The other day I saw this viral video on YouTube recorded by a Texan dad reporting from his lawn chair. He vents for five minutes about his teenage daughter who condemned him as a parent on her Facebook wall. Then he goes about teaching her a lesson in a way she’ll NEVER FORGET. Watch it! We posted a link to the video at the end of this blog.
Parenting styles are a hot topic, if measured by the number of views (30 million in February 2012) of this YouTube video. Nowadays kids have their “own” life on Facebook and Twitter, and parents are challenged to keep an eye on how they behave in these unruly digital spaces.
4 Parenting Styles
A useful framework for choosing the best parenting style goes back to 1967, when parenting expert Diana Baumrind proposed her theory of three parenting styles; authoritative, authoritarian, and permissive. In 1983, Maccoby and Martin expanded Baurind’s theory to include a fourth parenting style; neglectful. This conceptual framework continues to be one of the most tried and true ways to think about parenting.
The four parenting styles are based on how demanding and how responsive you are as a parent. So you can be demanding and responsive at the same time and that would make you an authoritative parent.
Responsive and Demanding Parents
When you are highly responsive to your kids’ needs, you are most likely caring, warm, and nurturing. Highly responsive parents convey acceptance, support, connectedness, and availability.
In addition, we have demanding parents who expect and require responsible, appropriate behavior from their children. Highly demanding parents set and enforce clear rules and limits. Their households tend to be characterized by structure and parental authority.
Here are your options:
The Four Parenting Styles
Of the four parenting styles, authoritative parenting is widely considered the approach to strive for. Children typically respond well to a balanced, authoritative parenting style characterized by high levels of structure, responsiveness, and involvement. This parenting style sets forth clear rules, limits, and consequences, but they are not rigid. Parents make an effort to be present for their children and children are given choices within the established family structure. Open communication is practiced and encouraged. Routines, schedules, and a parental standard of follow through help provide a sense of stability and security for children. However, this type of balanced parenting is also responsive and flexible enough to bend the rules on occasion. In decision making, authoritative parents take into consideration what the child is saying and feeling, but the final decision lies with the parents.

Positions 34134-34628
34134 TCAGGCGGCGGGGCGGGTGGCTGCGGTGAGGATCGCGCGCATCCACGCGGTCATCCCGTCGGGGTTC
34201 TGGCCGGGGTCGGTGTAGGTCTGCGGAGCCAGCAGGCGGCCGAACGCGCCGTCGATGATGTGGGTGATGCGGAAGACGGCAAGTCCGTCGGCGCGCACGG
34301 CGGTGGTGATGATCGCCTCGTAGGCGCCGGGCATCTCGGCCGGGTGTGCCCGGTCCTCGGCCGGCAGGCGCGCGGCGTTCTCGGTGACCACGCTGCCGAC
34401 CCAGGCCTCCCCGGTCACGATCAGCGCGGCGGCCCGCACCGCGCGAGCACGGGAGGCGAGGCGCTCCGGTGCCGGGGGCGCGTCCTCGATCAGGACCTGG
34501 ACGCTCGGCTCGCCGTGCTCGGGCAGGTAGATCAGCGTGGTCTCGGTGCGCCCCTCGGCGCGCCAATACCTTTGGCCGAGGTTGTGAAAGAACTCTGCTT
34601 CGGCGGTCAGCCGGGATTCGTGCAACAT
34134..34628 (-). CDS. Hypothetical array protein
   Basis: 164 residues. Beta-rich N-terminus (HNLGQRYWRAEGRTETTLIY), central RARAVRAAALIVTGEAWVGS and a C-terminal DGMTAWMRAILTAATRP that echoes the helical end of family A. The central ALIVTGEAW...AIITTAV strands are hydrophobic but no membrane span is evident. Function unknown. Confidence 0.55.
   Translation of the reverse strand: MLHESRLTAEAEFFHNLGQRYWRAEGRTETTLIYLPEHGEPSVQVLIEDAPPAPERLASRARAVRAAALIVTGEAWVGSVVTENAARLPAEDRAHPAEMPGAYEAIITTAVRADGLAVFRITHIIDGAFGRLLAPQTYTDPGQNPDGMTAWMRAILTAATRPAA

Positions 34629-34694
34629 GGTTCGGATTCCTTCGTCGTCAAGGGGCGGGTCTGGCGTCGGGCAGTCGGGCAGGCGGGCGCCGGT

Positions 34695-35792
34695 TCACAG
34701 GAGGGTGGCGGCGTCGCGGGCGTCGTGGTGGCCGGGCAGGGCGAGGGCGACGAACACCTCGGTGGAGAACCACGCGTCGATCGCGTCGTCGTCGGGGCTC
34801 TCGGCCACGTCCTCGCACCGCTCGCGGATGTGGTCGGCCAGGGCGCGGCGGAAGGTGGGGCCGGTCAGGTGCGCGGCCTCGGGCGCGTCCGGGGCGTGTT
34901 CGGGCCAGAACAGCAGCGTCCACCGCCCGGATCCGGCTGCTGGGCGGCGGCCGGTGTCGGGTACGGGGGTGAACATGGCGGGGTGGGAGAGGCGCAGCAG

Authoritarian, Permissive or Neglectful
The other three parenting styles are generally thought of as lacking in some area. Authoritarian parenting is a strict parenting style that places a high value on obedience, but little value on connectedness. Permissive parents are very loving towards their children, but expect little of them. Neglectful parents are generally uninvolved in their children’s’ lives, other than providing for their basic needs.
Recent studies support the idea that authoritative parenting produces the best adjusted children. Researchers at Brigham Young University (2010) found that teens of authoritative parents were least likely to abuse alcohol or to have friends who use alcohol. Compared to these adolescents, teens of permissive parents were nearly three times more likely to drink heavily and teens of authoritarian parents were more than twice as likely to drink heavily.
Teens Like Legitimate Authority
Even more recently, researchers from University of New Hampshire (2012) conducted the first large scale study relating parenting styles to teen’s perceptions of parental authority and to teen’s delinquent behavior. This study found that adolescents of authoritative parents were more likely to perceive their parents as legitimate authority figures than adolescents of authoritarian or permissive parents. Furthermore, the study found that teens of authoritarian parents were more likely to engage in delinquent behaviors than teens of authoritative or permissive parents.
Dad Communicates via YouTube
Theory and science are clear. And real life parenting is as clear as mud. Watch the video by our Texan dad, and it becomes apparent that while he invested a lot of time and money to fix the teenage daughter’s laptop, he may not be ideally connecting with her (and she not with him), because both prefer to communicate via Facebook and YouTube.
In the video, the dad makes the case that he’s an authoritative parent who’s caring, warm, and nurturing, and that the daughter is not addressing his need to be respected by her. In the mismatch of needs between daughter and father, the latter sacrifices acceptance, support, connectedness, and availability.
When a child is given an extreme and unexpected punishment (watch the video, because she will get PUNISHED), the parent slides down that slippery slope from the legitimate authority figure to the distrusted dictator. Watch the real life video and see the drama unfold.
Carolyn Dimson PhD., LPC,BCB, ia a Licensed Professional Counselor with a Ph.D. in Counseling Psychology from the University of Denver, an M.S. in Counseling Psychology from California State University, Hayward, and a B.A. in Psychology from Cornell University. Dr. Dimson is also Board Certified in Biofeedback by the Biofeedback Certification International Alliance as well as a Board Certified Professional Counselor by the American Psychotherapy Association.